CPT Books and Writings

Books on the work of Christian Peacemaker Teams, written by Corps members and our supporters.

  • Captivity: 118 days in Iraq and the struggle for a world without war 
    by James Loney; Knopf Canada, 2011.

    In November 2005, CPTer James Loney and three other men (Canadian Harmeet Singh Sooden, British citizen Norman Kember and American CPTer Tom Fox) were taken hostage at gunpoint. Captivity is the story of what Jim described upon his return to Toronto and reunion with his partner Dan Hunt as "a terrifying, profound, transformative and excruciatingly boring experience." At its heart, the book is a hope-filled plea for peace, human solidarity and forgiveness.
  • Create Space for Peace: 40 years of Peacemaking: writings of Gene Stoltzfus
    edited by Dorothy Friesen and Marilen Abesamis; Trimark, 2011.

    A collection of articles, letters, and speeches from Gene's journey of Christian peacemaking. This collection draws from his peacemaking experience around the world and contains stories of direct peace actions, including highlights of current political and military trends. Gene Stoltzfus (1940 - 2010) was the Founding Director of the Christian Peacemaker Teams from 1988 until 2004.
  • As Resident Aliens: Christian Peacemaker Teams in the West Bank, 1995–2005
    by Kathleen Kern; Cascade, 2009.

    In 1995, a small cohort of Christian Peacemaker Team members set up a project in the West Bank city of Hebron. Over the next ten years CPT forged relationships with Palestinians, Israelis, and internationals who were resisting the Israeli military occupation of Palestine. This book charts the growth of CPT in Palestine, how it adapted to changing political conditions, spread to locations outside of Hebron, and developed networks with activists throughout Palestine and Israel.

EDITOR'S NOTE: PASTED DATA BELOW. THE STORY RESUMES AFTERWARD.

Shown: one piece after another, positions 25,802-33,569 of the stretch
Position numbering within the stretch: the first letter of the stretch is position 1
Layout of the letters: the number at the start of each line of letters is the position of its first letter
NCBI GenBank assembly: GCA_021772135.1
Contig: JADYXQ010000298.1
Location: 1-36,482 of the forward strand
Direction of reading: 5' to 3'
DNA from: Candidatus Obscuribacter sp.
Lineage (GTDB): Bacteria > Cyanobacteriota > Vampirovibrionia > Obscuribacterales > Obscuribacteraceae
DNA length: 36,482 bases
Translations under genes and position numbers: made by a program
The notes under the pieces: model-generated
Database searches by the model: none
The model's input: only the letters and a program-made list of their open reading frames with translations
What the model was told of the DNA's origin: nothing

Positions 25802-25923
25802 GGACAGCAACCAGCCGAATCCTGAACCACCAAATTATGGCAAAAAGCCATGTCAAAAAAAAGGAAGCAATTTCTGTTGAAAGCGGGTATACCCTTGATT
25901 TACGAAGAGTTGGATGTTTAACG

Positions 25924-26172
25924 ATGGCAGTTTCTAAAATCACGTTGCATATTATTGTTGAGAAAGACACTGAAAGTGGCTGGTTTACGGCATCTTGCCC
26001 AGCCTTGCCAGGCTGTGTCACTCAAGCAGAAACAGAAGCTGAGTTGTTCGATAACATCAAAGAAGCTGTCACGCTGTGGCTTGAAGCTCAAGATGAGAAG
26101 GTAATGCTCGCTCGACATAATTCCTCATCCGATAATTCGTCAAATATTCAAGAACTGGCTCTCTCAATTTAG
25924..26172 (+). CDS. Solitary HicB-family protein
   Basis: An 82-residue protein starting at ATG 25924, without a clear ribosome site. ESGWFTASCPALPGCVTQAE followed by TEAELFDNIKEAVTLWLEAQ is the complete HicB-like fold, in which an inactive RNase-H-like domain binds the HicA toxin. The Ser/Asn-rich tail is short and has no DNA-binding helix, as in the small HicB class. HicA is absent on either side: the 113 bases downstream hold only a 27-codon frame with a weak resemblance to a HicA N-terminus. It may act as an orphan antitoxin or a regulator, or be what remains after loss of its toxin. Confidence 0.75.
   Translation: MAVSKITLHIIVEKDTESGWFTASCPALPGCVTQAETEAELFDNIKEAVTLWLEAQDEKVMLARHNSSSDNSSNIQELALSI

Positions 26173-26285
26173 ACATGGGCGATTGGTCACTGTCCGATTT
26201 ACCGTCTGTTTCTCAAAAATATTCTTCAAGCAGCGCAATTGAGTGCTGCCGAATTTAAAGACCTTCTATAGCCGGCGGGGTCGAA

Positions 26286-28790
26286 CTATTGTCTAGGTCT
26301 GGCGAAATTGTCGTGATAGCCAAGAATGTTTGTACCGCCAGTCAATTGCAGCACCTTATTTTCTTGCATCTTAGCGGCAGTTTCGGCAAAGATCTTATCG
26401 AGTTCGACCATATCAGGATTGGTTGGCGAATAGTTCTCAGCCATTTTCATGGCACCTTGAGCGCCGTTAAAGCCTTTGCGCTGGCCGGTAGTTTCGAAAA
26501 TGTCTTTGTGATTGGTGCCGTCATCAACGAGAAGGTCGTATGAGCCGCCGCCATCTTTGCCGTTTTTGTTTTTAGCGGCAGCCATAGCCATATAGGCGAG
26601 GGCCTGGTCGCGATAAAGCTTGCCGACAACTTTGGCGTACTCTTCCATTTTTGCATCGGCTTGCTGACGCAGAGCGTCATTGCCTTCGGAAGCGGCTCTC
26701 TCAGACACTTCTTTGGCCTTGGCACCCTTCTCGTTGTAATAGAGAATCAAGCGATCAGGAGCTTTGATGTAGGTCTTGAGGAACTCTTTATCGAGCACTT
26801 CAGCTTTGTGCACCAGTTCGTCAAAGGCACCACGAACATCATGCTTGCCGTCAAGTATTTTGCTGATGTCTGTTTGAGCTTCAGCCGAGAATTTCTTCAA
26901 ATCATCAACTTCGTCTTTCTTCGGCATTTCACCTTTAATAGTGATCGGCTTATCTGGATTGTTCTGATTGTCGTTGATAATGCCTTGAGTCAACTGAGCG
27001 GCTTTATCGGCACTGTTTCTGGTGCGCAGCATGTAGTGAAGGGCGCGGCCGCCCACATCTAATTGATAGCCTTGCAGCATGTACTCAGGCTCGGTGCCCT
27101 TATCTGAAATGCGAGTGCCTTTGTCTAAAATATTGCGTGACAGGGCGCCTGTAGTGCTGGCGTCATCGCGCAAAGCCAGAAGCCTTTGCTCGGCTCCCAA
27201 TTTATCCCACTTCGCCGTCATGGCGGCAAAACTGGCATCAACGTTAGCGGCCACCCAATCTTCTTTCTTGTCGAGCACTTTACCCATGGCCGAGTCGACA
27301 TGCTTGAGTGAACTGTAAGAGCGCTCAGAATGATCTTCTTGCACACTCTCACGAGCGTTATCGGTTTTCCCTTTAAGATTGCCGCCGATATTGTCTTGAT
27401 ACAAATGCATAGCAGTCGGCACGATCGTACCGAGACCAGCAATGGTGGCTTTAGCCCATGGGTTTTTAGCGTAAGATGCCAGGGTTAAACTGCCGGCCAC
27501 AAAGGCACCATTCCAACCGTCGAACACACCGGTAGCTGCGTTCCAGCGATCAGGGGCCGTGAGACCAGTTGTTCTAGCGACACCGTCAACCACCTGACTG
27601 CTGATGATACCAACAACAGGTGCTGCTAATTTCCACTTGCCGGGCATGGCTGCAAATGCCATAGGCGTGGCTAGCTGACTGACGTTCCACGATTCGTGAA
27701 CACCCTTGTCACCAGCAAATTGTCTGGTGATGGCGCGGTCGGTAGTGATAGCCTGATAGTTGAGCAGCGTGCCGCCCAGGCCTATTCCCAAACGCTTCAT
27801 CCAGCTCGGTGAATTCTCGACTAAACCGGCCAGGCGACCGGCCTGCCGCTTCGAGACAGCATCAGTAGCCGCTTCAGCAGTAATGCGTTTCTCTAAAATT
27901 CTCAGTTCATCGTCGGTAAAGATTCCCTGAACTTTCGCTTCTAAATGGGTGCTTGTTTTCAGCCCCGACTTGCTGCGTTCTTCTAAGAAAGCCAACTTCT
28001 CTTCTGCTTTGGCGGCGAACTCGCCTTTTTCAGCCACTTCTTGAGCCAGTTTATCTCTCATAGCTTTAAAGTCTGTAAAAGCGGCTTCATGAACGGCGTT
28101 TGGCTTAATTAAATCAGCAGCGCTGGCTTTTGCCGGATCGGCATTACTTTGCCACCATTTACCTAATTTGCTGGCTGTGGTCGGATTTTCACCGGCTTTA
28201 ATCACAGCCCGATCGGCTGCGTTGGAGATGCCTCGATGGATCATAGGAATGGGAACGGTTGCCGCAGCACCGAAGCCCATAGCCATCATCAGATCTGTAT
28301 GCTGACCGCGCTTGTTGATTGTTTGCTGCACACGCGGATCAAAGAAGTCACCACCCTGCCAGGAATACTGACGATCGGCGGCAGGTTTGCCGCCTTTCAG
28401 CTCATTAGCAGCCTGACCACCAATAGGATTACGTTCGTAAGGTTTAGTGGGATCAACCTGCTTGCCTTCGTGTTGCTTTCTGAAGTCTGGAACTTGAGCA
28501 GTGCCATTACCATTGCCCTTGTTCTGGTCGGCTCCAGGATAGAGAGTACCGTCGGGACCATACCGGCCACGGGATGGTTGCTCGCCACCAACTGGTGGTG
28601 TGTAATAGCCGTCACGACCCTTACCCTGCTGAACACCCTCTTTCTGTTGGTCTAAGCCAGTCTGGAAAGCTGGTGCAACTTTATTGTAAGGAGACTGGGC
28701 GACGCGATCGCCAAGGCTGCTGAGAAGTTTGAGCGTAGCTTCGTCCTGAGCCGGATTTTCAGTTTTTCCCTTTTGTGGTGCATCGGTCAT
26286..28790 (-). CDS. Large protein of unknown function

• In Harm's Way: a History of Christian Peacemaker Teams
    by Kathleen Kern; Cascade, 2008.

    This book provides a window into the mistakes and successes, the triumphs and tragedies, that CPT has shared in with local partners around the world, from its beginnings in 1986. The book chronicles the work of CPT up through its twentieth year in 2006.
  • 118 Days: Christian Peacemaker Teams held hostage in Iraq
    edited by Tricia Gates Brown; Christian Peacemaker Teams, 2008.

    On November 26, 2005, Christian Peacemaker Teams members Tom Fox and Jim Loney along with delegation members Norman Kember and Harmeet Sooden were kidnapped in Iraq. Tom Fox was killed on March 9, 2006. Jim, Norman and Harmeet were freed two weeks later on March 23 after 118 days of captivity. The kidnapping of these four peacemakers was like a rock thrown into a pond. This collection of essays by CPTers and CPT supporters describes the ripples on the water, the impact and results of that rock, in stories characterized by hope, courage, friendship, and forgiveness.
  • Getting in the Way: Stories from Christian Peacemaker Teams
    edited by Tricia Gates Brown; Herald Press, 2005.

    A collection of first-person narratives written by members of CPT, documenting their own experiences, including stories about their work in. Palestine, Chiapas, Mexico, Esgenoopetitj (New Brunswick, Canada), Haiti, Iraq, Colombia, and more.
  • To Baghdad and Beyond: How I got born again in Babylon
    by Jonathan Wislon-Hartgrove; Cascade, 2005.

    The story of a young evangelical couple who followed the conviction of their faith into a war zone on a CPT delegation and discovered an alternative to the violence of empires and the complicity of quietism in the "third way" of Jesus's beloved community. Jonathan Wilson-Hartgrove writes of his journey from a rural Southern Baptist church to Iraq in a time of war, to a Christian community of hospitality in an urban neighborhood.
  • West Bank Diary: Middle East Violence as Reported by a Former American Hostage
    by Jerry Levin; Hope Publishing, 2005.

    When he was CNN's Beirut Bureau Chief, Jerry Levin was kidnapped and held hostage by the Hezbollah for almost a year. Yet when he was released, instead of being vindictive against his captors, Jerry decided to devote his life to giving voice to peoples silenced by foreign policies that often victimize the innocent. Rather than return to his role as an observer and reporter, he became a dedicated advocate for nonviolence and a CPT worker in Hebron, Palestine. In this book Jerry describes his firsthand observations and personal experiences.
  • Iraq: A Journey of Hope and Peace
    by Peggy Gish; Herald Press, 2004.

    Peggy Gish went to Iraq as an attempt to prevent war. But on March 20, 2003, the bombs began falling on Baghdad. In her book, Peggy recounts the moving experiences of CPT's work in Iraq, before, during and after the 2003 war and occupation. Told as her personal account, Peggy makes real the story of prisoner abuse, the character of the Iraqi people, and a passionate vision for peace.